If, ethically speaking, it is not the case that one is legitimate but the other is not – and I shall attempt to rebut several key objections – then the acceptance of the first, but the rejection of the second, is an ethical bias stands in need of explanation.
One theoretical approach to accounting for such a bias would be system justification theory, developed by left-liberal thinkers to explain the persistence of social hierarchy, but arguably even better suited to explaining the perceived legitimacy of statist authority.
So, the talk will feature some ethics and some psychology.
So, this will be a talk that is in several ways outside the usual libertarian boxes, both in terms of who is giving it, and what it will be about. Good.
If this or any other of these meetings are of interest to you, and you aren’t already on my email list, get on it by emailing me. Click where it says “Contact”, top left, here.
An unexpected pleasure, leftists chocking at the sight of people celebrating Margaret Thatcher, has just got even better.
The Daily Mail informs us that the “Thatcher haircut” is the rage in central London, with one salon claiming to be overwhelmed by demand.
Italian-born Christina Bellucci, 37, a digital consultant, said she felt the look reflected a modern attitude.
‘This is a strong style and gives me authority,’ she said.
‘When I walk out the door I feel a few inches taller, it gives me power without sacrificing any of my femininity.’
I’ll pay my share of the Thatcher funeral cost and that of two objectors if they’ll pay my share of government spending I don’t like.
UPDATE: At least Mr Cameron is being as consistent as I would have expected.
The state of nature is not the halcyon, bucolic life of myth. Existentially, the state of nature is a place of predators and prey. To escape that uncertainty, predators or prey can join together in mutual association, forming societies. Associations of individuals seeking escape from the state of nature can take one of two existential forms: Collectivist or Individualist.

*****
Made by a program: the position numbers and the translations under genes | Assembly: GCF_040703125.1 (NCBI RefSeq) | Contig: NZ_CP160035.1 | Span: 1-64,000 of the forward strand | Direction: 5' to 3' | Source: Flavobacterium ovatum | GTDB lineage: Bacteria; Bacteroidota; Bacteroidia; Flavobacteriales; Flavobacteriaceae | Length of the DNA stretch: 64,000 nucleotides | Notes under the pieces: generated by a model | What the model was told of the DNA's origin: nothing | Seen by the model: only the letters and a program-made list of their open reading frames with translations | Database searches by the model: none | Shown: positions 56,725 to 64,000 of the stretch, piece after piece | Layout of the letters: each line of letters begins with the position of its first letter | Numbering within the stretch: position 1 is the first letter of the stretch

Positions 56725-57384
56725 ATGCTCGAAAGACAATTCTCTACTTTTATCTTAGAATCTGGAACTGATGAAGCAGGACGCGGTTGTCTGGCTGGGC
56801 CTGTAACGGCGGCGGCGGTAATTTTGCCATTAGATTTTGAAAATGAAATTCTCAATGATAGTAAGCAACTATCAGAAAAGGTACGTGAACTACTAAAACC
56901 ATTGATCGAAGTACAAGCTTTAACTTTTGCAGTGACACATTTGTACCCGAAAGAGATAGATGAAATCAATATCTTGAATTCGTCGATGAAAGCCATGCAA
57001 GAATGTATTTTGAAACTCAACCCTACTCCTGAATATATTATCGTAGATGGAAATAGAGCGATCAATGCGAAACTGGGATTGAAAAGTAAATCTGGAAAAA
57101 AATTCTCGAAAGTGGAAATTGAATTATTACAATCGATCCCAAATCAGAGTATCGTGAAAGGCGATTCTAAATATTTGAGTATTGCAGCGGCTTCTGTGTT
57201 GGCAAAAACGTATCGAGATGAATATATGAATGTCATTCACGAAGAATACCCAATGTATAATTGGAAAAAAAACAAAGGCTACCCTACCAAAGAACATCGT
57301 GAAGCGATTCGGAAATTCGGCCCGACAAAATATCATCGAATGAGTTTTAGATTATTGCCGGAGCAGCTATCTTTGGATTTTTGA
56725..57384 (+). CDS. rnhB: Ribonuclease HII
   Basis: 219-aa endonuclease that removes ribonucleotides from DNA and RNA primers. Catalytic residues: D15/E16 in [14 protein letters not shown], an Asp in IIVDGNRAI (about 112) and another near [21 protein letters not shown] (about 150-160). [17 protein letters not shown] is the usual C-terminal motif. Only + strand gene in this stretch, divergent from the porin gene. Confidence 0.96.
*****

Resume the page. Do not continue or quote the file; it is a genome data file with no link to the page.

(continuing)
In a collective existential state, society is one living organism: society and its members are one, and individuals exist only as inextricable parts of collective society. Society itself is alive – so by extension, the rights to liberty and property are also vested in society. Collective societies may grant privilege to members, but they may not recognize individual rights. All rights fall to the living collective society.¹
A collective society must have self-preservation as its primary function, and disentanglement of a collective is the death of something that had life.² In a collective existential state individuals are integral to the community: societal authority must control who joins or leaves the society. Collective societies without strong borders and powerful immune systems lack protection from external and internal threats. Let either its borders or its internal ‘immune system’ fail, and a collective society will bleed out its energy or be overwhelmed by parasites. Allowing departure enables internal threats to reposition themselves as external threats. Allowing departure allows the most productive and capable producers to escape with their skills to where they may benefit the enemies of the collective. This is why, as collectivist societies approach ideological purity, they invariably embrace genocide.